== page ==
Interview with Sr. Nancy Murray, O.P.
“Blessed are the Peacemakers for they shall be called children of God.”
On January 30, 2014, at lunch time Sr. Nancy gave a presentation to faculty, staff and some members of the Alumni Association on how portrayals of Dorothy Stang and St. Catherine of Siena (another performance Sr. Nancy gives) impact her life. Albertus Magnus College was fortunate to have Sr. Nancy Murray, O.P., on campus. In the evening Sr. Nancy presented a one-woman drama entitled, “Rooted in Love: the Life and Martyrdom of Dorothy Stang, SND deNamur”.
Dorothy Stang, a member of the Sisters of Notre Dame, gave her life educating and defending the rights of peasant farm families in the Amazon rain forest of Brazil. Dorothy helped the farmers form communities, improve farming methods and advocate for human rights. In addition she helped to build numerous schools and to join in efforts to save the rain forest land. It was those efforts that enraged illegal ranchers and loggers and led to her violent death by two hired gunmen as she read the beatitudes from Matthew’s Gospel.
While Nancy was at Albertus for her presentation I had the opportunity to interview her for this blog.
How does being a part of the Dominican family impact your presentation?
Sr. Nancy – As a Dominican sister I was able to enter into the world of the Sisters of Notre Dame with reverence. I felt the responsibility to portray Dorothy as someone who lived the values of her congregation. Dorothy loved her family and the Notre Dame family. I was fortunate to be able to interview members of her family and her congregation in preparing my script. All said she was strong-willed, had tremendous courage and a heart that was as expansive as her smile.
What do you think is essential for a Dominican college to promote in today’s world?
As benchmarks for a Dominican college I find the four pillars (study, prayer, community and service) to be a valuable way for a college community to remember and to respond to its mission. I also think Dominican colleges emphasize life-long learning, the connections with God and one another made through prayer, and respond to the needs of others. For me, as a Dominican, there is a special call to be with the poor and to provide opportunities for dialogue when we experience divisions. Above all, I hope those attending a Dominican college can see God present in each person and recognize the interconnectedness of all of creation.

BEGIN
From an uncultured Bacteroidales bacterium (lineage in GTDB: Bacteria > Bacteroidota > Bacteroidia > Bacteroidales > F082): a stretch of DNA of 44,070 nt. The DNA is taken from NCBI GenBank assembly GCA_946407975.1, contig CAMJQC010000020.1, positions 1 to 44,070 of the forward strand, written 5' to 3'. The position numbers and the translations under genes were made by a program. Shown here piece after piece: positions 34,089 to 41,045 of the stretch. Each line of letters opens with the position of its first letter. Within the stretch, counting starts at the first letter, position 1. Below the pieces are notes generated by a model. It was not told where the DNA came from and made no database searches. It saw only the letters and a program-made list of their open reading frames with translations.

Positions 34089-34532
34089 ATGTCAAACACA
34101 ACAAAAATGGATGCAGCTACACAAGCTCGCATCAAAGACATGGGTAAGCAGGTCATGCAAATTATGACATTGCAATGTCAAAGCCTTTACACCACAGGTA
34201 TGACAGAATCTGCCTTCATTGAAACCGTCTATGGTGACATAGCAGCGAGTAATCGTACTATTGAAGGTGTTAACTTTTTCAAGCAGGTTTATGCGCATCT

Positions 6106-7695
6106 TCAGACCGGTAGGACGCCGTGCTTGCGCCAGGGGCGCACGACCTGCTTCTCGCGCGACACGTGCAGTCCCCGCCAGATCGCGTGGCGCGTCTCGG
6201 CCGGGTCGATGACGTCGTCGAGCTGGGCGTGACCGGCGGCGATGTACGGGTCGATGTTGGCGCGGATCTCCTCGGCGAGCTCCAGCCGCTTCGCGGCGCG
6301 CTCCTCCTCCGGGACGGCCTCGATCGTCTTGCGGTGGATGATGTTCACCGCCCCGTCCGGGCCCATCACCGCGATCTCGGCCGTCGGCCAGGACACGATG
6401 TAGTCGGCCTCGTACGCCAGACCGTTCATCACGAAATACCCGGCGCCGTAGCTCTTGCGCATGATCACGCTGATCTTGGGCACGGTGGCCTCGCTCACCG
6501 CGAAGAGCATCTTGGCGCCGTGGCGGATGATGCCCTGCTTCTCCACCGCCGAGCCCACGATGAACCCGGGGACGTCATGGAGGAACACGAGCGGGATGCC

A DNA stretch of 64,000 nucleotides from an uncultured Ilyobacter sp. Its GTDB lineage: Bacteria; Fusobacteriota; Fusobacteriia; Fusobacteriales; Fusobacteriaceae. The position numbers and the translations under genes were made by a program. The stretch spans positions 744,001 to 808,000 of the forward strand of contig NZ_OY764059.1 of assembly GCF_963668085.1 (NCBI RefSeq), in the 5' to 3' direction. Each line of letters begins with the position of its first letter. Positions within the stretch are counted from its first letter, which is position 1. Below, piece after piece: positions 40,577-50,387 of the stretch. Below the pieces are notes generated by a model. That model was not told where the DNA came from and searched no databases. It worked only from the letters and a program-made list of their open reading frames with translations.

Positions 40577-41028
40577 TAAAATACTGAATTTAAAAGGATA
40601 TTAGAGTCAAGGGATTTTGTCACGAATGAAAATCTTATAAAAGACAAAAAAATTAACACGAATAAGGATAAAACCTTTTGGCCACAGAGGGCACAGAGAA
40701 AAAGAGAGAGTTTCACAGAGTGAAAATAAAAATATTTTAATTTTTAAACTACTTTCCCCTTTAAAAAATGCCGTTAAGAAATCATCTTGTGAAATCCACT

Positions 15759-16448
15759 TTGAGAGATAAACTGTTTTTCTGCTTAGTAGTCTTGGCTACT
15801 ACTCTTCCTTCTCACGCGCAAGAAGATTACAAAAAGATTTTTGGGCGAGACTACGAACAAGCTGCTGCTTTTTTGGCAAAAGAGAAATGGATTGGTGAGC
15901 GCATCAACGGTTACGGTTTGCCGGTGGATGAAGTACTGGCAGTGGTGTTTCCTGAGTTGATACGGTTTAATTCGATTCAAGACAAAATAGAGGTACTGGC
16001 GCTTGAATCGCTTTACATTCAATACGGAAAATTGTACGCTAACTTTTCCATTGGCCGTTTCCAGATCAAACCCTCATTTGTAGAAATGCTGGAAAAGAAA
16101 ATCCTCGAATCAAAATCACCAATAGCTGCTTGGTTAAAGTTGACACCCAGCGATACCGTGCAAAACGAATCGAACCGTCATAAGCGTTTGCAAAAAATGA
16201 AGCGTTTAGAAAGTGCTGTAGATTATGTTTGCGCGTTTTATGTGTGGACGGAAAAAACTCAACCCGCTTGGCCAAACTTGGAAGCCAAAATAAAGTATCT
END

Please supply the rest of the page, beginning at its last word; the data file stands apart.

Is there any other comment you want to make?
I am grateful for the invitation to share Dorothy’s story with the Albertus community. Dorothy inspires me, and I hope all of you, to become a loving voice for justice in our world. Dorothy was able to do ordinary and extraordinary things in her life because of her faith, her ability to love and be loved by others, her willingness to share what she knew for the good of others and her courage to face injustice. I hope the “good God” can help you and I continue her legacy.
We invite you to attend the next in the St. Thomas Aquinas Speaker Series:
Brian J. Pierce, O.P., Province of St. Martin De Porres
“What We Have Seen, Heard, and Touched with Our Hands”
March 31, 2014 at 5:15 p.m.
Behan Community Room, Hubert Campus Center.
Submitted by Sr. Anne Kilbride, O.P.
Sister Anne Kilbride, O.P., special assistant to the president for the promotion of the Catholic, Dominican Heritage at Albertus Magnus College. She came to the College in 2011 as a consultant to gather ideas and make recommendations on new and creative ways to strengthen the College’s long relationship with the
Dominican Sisters. Now she assists the College in developing academic and social links with national and international Dominican teachers and preachers.
Sister Anne received a bachelor’s degree in English and education from Southern Connecticut State University, and master’s degrees from the University of Notre Dame in theology and Boston College in pastoral ministry; she also pursued further study in counseling, family counseling and theology at the University of Notre Dame, Ohio Dominican University and St. Joseph College.
Deeply involved in congregational ministry and leadership for the past decade, she served as a member of her congregation’s leadership team and as prioress. Her primary focus has been to promote Dominican life and mission now and into the future.